An alternative PCB pawprint for the Tag-Connect TC2030 pogo pin programming cable.
Somebody turned a cute blobcat emojo into an electronic toy. It's cute.
This guy reverse engineers the motherboards of classic computers (Commodore, Amiga, BBC, Amstrad) and their peripherals (1541, Vidiot) and makes brand-new implementations of the boards to replace failed ones. For some you can even buy matching part kits. You're pretty much on your own for most ICs, though.
PCBway community page for an adapter for a Commodore 1541-series disk drive. Makes it possible to add a parallel interface port to the drive for the purposes of disk ripping. Rather than cutting traces and soldering directly to a 6522 chip, it fits in between the chip and its socket. Add some ribbon cable and a DB-15 plug and there you go.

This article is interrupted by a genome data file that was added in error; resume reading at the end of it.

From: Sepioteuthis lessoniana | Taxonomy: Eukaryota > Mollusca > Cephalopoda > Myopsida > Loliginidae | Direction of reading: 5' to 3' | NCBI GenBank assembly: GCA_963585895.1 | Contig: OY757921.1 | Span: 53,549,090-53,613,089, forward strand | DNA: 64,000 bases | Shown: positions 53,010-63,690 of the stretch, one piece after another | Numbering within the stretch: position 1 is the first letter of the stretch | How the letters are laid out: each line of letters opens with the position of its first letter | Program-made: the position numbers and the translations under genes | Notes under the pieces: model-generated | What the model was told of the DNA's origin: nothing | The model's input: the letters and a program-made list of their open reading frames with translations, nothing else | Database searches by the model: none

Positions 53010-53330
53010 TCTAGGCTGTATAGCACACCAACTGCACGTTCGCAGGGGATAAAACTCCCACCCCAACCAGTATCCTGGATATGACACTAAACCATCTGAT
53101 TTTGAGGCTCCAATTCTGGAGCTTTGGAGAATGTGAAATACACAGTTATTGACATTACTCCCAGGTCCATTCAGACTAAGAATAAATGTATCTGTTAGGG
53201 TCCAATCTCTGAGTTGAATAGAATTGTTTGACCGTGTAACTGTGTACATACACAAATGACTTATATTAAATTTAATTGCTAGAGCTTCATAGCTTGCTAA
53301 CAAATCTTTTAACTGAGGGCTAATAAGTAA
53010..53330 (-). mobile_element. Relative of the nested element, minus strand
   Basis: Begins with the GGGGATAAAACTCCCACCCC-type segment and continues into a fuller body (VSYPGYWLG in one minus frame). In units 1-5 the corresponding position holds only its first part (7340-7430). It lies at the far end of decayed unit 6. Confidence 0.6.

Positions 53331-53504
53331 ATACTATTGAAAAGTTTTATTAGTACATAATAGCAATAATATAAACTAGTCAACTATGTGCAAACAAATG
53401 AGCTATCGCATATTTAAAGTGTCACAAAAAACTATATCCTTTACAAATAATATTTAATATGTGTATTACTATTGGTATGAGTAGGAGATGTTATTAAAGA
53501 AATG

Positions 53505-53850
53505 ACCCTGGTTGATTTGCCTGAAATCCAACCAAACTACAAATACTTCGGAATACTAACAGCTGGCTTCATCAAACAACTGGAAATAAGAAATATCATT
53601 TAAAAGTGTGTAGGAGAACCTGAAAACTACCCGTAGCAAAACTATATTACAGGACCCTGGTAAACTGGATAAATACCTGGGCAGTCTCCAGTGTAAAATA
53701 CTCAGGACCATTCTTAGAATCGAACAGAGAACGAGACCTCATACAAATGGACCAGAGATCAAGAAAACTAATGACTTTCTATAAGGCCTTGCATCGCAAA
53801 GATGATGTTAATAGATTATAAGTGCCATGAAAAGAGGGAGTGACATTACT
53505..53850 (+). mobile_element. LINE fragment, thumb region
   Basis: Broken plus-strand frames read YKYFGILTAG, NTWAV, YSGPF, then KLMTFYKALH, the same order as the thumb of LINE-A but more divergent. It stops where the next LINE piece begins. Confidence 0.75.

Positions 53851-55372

The picture is a helpful reference for how the IC socket and header bars are positioned.
Note that, per the response to my question:
Pins 9 and 10 are connected to pins 18 and 39 of 6522 - CB0 and CA1 (some count it from 1 so it's CB1 and CA2 then). They are needed only when drive is connected with C64 via userport to handshake while sending data. You don't need those for XUM1541/ZoomFloppy.
A suite of open source electronic design tools. Uses a GUI for schematic capture. Also capable of analog and digital simulation, generation of parts lists and export of PCB designs for fabrication.
A website which lets you design circuitry online in your web browser (i.e., without having to (buy, download and install PCB engineering software). The online circuit designer contains a library of known, documented, and trusted subassemblies of circuits (like power supplies, amplifiers, and volume controls) that you can use as the framework of your circuit, but you have to add the rest. They plan on making it possible to automatically generate and e-mail all of the files a third party small-run manufacturer would need to etch, drill, and mail your circuit boards to you.
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